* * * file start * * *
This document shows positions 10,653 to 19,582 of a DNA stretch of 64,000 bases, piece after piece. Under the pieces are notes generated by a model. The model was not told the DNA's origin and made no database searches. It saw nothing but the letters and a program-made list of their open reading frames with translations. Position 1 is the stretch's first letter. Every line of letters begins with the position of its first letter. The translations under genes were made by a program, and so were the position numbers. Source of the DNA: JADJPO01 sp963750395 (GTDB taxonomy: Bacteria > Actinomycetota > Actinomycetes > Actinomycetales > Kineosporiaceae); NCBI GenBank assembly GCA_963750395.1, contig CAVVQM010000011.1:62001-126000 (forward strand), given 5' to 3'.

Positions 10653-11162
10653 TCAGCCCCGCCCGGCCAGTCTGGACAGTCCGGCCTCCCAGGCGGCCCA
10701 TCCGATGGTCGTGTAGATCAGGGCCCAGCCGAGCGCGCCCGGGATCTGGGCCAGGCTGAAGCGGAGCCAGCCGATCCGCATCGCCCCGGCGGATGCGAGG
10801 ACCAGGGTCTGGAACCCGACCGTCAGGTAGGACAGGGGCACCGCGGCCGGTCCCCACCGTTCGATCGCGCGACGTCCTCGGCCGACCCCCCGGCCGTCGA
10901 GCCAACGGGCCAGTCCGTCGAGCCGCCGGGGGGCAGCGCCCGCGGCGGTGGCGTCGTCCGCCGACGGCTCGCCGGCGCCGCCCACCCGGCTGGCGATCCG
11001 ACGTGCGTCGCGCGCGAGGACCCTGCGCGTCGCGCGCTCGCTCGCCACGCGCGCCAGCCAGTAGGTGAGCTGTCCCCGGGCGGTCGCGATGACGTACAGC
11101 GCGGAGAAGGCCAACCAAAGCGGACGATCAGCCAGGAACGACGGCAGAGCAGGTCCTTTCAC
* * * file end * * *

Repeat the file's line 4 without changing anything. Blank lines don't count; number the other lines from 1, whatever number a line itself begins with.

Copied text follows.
10701 TCCGATGGTCGTGTAGATCAGGGCCCAGCCGAGCGCGCCCGGGATCTGGGCCAGGCTGAAGCGGAGCCAGCCGATCCGCATCGCCCCGGCGGATGCGAGG